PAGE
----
ISIS's capital has been captured: Now what?

ISIS's capital has been captured: Now what?
© Getty Images

Optimism – it’s an utterly American vice. We’ve rarely seen a problem we won’t try to solve.  

That said, after 16 years of indecisive wars across the greater Middle East, America’s warfighters have learned to temper their aspirations just a touch. Consider the mission statement for Operation Inherent Resolve, the ongoing intervention in Syria: “In conjunction with partner forces Combined Joint Task Force - Operation Inherent Resolve (CJTF-OIR) defeats ISIS in designated areas of Iraq and Syria and sets conditions for follow-on operations to increase regional stability.”

Sounds reasonable, no? Well, compared to the majestic ambitions at the height of Operation Iraqi Freedom, it sort of is. Chew on that stated objective for a moment: “[U.S. forces] conduct combat, stability, and support operations in coordination with the Iraqi Security Forces (ISF) to secure the population, defeat terrorists … neutralize insurgent and militia groups, and transition responsibilities to the ISF in order to reduce violence, gain the support of the people, stabilize Iraq, and enable its security self-reliance … .”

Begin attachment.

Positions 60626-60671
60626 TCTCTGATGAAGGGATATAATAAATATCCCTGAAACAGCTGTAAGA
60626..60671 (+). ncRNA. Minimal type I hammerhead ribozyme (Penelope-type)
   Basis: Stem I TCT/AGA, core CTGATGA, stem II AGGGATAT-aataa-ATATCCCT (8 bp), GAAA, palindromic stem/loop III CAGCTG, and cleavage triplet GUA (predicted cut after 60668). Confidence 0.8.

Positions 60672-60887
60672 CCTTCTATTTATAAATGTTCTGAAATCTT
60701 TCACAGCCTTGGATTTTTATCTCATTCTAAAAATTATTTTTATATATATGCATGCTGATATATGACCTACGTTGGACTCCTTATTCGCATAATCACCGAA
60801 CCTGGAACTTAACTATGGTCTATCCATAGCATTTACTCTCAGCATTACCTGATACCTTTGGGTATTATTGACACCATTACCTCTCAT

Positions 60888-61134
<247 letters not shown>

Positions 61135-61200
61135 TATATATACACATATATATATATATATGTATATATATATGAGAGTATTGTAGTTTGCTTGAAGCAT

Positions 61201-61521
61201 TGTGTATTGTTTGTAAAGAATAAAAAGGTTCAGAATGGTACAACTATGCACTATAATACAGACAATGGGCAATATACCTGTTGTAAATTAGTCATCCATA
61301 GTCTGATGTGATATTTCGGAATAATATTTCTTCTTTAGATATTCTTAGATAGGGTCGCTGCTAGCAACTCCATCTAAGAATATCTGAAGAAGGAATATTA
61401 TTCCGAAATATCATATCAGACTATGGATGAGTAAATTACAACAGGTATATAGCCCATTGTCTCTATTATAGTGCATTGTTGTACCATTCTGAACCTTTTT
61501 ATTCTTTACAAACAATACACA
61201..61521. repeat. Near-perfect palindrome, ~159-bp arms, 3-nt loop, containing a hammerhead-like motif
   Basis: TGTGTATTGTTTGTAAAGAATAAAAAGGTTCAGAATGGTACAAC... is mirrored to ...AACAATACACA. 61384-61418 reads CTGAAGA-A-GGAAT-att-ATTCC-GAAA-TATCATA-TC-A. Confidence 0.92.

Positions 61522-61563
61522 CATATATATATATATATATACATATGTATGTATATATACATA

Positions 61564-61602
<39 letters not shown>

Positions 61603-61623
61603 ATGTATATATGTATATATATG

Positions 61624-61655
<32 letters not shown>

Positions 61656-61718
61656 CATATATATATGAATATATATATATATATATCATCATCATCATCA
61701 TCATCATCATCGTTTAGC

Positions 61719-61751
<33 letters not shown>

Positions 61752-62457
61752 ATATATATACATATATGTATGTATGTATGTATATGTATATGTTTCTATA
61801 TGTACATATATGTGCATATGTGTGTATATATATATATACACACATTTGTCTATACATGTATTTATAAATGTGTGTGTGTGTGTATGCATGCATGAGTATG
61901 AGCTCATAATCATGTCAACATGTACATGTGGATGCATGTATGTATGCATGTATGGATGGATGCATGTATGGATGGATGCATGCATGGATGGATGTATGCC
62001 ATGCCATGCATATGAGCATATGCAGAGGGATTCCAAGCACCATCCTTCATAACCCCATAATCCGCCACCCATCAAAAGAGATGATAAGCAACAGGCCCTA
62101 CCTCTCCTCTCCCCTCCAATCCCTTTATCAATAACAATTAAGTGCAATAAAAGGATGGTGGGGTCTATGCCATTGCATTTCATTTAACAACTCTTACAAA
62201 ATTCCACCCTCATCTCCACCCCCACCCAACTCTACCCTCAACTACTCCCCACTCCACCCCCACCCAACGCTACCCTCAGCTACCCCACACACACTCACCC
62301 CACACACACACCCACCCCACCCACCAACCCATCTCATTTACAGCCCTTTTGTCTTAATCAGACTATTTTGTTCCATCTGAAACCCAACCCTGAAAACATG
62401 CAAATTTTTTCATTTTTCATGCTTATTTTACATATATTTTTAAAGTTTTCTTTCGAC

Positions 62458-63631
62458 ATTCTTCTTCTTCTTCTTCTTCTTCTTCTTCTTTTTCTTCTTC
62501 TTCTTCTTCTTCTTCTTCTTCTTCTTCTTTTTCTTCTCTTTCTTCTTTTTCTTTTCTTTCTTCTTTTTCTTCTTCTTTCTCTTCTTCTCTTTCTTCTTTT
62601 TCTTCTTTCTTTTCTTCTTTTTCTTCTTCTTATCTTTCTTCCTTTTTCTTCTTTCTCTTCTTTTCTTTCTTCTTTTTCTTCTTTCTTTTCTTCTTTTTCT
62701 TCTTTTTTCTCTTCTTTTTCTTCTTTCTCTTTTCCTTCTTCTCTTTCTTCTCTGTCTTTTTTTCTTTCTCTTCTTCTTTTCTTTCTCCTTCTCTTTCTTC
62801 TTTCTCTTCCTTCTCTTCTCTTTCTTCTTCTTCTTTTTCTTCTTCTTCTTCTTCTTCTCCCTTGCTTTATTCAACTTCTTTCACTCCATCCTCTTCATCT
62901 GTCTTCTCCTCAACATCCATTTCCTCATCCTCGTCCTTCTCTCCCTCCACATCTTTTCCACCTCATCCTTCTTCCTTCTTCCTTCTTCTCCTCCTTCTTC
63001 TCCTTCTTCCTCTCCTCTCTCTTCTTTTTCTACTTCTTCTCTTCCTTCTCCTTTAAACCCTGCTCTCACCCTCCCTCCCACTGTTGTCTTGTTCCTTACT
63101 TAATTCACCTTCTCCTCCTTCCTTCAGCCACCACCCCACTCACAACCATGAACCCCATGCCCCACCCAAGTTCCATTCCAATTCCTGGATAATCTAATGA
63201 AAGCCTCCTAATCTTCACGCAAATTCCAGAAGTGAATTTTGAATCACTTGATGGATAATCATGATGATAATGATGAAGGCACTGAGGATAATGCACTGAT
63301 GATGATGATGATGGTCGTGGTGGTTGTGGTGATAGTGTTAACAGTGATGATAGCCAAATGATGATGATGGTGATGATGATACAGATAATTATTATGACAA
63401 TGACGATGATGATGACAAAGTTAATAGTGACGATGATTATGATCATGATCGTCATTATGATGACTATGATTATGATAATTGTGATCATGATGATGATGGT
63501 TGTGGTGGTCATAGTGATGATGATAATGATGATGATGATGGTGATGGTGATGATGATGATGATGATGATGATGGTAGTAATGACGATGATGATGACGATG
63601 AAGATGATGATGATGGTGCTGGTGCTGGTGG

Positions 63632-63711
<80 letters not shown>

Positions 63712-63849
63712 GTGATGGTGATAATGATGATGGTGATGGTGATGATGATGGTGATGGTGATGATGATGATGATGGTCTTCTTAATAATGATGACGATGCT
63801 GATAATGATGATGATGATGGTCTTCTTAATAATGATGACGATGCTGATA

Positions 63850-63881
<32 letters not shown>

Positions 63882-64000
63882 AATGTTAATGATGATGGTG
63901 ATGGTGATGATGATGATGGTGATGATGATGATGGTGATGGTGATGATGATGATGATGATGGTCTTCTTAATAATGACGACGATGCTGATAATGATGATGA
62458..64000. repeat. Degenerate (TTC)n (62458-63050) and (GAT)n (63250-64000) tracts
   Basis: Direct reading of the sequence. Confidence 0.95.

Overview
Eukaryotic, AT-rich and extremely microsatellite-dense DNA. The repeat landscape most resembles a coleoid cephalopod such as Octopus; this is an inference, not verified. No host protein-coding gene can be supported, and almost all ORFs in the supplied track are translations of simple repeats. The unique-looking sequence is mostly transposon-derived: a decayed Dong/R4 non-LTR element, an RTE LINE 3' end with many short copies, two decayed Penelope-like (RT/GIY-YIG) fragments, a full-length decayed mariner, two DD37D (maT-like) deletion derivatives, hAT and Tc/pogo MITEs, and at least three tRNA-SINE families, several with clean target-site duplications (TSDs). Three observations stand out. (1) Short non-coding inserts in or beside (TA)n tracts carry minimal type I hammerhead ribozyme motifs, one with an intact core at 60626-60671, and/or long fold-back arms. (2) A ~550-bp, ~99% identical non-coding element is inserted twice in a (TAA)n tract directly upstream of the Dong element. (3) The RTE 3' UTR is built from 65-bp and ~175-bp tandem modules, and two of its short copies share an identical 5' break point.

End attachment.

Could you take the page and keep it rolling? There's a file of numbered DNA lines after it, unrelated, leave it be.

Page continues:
Seems hard to believe units like mine could achieve such a tall order in many decades, let alone 15 months.

ADVERTISEMENT
Still, even today’s tapered down mission for U.S. forces in Syria conceals as much as it informs, and raises important questions: Who are America’s “partners” in the byzantine Syrian mosaic of actors? Can one conclusively “defeat” ISIS, as a fighting force or an ideology? Which “conditions” can or should U.S. forces set, and how much is enough to truly “increase stability?”

 

In Year 17 of an unsatisfying “war on terror,” American commanders at least try – to their credit – to define these objectives and not over-promise. Nevertheless, regional stability would require an acceptable end to Syria’s destabilizing nightmare of a civil war. Furthermore, the conditions conducive to such an outcome most certainly include diplomatic overtures, economic stability, humanitarian aid and numerous other prerequisites. Sounds like yet another case of societal restructuring and, on this front, Washington’s track record is far from stellar.